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Saturday, August 17, 2019

Theater

Play focuses on 1950s gay life


Mitchell Greco, Steven Bullit and Rob Flebbe portray real-life gay rights pioneers Rudi Gernreich, Harry Hay and Bob Hall, respectively, in “The Temperamentals,” produced by Celebration Theatre and under the direction of Jimmy Phillips.  |  Courtesy of Celebration Theatre

Mitchell Greco, Steven Bullit and Rob Flebbe portray real-life gay rights pioneers Rudi Gernreich, Harry Hay and Bob Hall, respectively, in “The Temperamentals,” produced by Celebration Theatre and under the direction of Jimmy Phillips. | Courtesy of Celebration Theatre

Before the Stonewall Riots of 1969 made the modern day gay rights movement a part of the national mentality, a group of five friends pushed the radical notion of an organized gay community in 1950s Los Angeles.

This is the basis of “The Temperamentals,” a play by Jon Marans, which made its Houston premier on Wednesday through the presentation of the fledgling arts organization Celebration Theatre.

The play, which was originally produced Off Broadway in New York City in 2009, follows the true story of Harry Hay and Rudi Gerneich as they form the Mattachine Society, the first attempt at creating an organized, political gay populace.

The cast only consists of five actors — led by Steven Bullit as Harry and Mitchell Greco as Rudi — but a slew of characters occupy the stage.

John Dunn, Rob Flebbe and Jeffery Dorman portray fellow society founders, Chuck Rowland, Bob Hall and Dale Jennings, respectively, but they also flesh out a host of characters, including Golden Era director Vincent Minelli.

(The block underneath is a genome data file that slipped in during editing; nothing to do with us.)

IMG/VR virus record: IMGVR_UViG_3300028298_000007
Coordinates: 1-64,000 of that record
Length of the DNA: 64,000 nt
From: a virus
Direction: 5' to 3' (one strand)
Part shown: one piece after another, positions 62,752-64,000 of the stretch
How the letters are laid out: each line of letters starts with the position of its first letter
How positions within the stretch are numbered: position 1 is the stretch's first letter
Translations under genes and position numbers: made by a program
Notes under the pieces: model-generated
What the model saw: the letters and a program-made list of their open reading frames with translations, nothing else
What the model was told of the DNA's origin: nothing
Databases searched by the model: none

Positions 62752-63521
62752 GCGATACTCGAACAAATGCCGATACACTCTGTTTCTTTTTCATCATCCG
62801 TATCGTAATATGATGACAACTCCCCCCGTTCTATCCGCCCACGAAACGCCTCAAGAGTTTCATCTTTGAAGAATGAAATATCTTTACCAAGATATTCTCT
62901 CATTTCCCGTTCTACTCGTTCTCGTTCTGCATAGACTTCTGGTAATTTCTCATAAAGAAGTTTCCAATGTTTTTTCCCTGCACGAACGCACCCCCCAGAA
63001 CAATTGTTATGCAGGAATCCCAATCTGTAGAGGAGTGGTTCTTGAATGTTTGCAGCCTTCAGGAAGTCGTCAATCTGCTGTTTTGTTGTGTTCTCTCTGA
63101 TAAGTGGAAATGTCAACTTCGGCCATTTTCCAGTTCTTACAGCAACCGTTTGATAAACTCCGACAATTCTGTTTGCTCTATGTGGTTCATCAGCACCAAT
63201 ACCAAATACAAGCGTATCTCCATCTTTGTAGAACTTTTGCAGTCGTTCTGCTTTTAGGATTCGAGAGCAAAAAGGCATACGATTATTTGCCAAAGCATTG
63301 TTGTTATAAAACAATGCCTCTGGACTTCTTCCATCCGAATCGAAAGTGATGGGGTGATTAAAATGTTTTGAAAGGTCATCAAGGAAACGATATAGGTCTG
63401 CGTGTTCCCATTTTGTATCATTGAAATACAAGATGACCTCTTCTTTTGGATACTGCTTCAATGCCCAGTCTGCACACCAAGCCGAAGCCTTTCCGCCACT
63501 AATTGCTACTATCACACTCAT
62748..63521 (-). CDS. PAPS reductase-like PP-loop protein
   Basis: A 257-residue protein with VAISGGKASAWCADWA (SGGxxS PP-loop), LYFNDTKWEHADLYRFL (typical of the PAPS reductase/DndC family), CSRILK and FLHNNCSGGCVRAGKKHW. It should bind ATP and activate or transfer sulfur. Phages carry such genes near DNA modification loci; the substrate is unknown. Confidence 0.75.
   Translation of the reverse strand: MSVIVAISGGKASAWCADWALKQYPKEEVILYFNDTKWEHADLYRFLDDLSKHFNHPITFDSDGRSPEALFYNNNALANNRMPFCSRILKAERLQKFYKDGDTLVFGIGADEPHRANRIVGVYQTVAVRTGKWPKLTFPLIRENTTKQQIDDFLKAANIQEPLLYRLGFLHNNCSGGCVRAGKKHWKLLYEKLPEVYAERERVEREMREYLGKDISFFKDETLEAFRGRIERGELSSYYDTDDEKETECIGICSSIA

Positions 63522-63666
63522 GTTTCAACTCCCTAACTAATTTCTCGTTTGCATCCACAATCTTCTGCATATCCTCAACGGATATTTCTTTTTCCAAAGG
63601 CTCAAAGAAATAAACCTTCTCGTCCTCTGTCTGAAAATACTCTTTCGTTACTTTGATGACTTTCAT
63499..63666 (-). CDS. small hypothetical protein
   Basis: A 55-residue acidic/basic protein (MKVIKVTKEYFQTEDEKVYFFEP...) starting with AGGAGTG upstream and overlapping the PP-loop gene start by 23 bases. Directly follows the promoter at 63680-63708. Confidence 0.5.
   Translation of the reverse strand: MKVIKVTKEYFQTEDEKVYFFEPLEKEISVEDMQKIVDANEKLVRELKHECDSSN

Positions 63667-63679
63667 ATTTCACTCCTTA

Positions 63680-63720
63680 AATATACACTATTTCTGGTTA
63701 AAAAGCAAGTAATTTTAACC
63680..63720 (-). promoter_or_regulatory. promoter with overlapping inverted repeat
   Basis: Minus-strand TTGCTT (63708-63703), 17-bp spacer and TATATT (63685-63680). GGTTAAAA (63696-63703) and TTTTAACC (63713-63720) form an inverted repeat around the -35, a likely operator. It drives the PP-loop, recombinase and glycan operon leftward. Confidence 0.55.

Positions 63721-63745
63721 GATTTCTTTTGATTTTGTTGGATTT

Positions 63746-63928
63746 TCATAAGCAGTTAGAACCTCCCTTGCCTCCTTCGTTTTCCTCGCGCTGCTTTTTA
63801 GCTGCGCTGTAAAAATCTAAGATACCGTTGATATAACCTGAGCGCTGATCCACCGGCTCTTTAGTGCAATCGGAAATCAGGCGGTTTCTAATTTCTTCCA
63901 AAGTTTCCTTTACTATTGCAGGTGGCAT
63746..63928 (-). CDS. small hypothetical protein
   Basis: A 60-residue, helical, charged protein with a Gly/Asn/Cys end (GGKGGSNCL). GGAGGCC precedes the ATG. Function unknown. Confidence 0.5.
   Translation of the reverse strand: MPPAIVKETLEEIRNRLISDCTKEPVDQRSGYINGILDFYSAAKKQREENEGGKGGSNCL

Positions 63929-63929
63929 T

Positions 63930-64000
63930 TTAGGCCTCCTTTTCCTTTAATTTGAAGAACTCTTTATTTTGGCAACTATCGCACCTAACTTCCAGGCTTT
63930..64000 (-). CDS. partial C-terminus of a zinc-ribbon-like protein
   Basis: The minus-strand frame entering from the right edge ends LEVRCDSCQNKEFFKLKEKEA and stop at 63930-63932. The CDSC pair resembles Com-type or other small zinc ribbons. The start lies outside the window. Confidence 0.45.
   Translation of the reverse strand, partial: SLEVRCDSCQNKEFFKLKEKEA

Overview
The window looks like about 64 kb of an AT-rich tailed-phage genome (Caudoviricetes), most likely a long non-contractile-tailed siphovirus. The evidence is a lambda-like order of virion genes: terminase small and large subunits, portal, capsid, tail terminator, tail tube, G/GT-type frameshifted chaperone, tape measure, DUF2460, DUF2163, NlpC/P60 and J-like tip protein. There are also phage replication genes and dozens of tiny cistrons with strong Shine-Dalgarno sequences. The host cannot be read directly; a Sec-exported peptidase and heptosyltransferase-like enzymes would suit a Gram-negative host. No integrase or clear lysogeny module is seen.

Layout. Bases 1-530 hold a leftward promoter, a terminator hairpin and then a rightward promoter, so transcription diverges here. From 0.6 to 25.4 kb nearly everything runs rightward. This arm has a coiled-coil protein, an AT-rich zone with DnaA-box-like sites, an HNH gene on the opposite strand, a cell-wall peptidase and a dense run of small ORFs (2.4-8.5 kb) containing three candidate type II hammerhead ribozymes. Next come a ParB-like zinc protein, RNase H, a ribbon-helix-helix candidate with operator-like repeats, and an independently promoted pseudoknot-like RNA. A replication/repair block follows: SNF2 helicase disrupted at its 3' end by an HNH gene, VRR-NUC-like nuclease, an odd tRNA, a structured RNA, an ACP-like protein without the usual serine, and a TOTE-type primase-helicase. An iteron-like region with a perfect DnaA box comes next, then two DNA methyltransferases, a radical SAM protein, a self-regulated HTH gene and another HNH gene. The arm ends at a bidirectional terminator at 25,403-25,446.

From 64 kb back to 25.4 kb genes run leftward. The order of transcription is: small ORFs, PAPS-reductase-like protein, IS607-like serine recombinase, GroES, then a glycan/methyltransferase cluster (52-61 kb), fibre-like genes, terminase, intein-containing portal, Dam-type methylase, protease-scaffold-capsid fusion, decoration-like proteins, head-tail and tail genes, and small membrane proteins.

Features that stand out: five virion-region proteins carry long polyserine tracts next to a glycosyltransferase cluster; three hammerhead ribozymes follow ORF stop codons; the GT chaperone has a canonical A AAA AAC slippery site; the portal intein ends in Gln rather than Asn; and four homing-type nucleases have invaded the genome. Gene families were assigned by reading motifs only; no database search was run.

The play takes its name from a 1950s code word used by gay men and women in place of “homosexual.”  This cast, directed by Jimmy Phillips, does a superb job of portraying what life was like for “temperamentals” 60 years ago.

The constant hushing for fear of being overheard, the constant fear of informants and police are very well conveyed. At one point after intermission, the audience is even made to hold hands with the actors and make a pledge to support each other, as if they were at one of the first-ever society meetings.

But one of the best moments that conveyed the secretness of the era was when Bullit and Greco were off to the side discussing the already stereotypical love of Judy Garland. While they were talking, their hands would slightly brush up against each other — never fully holding hands or coming into complete contact, but completely full of yearning.

It’s quite surreal to hear of the “crazy dream” of a gay community that is referred to in the play — even more so when you hear Flebbe ask in an offhand manner, “So, the more they see us, the more they like us?”

Sixty years later, we know that the dream is a reality and the visibility theory continues to prove more true every day.

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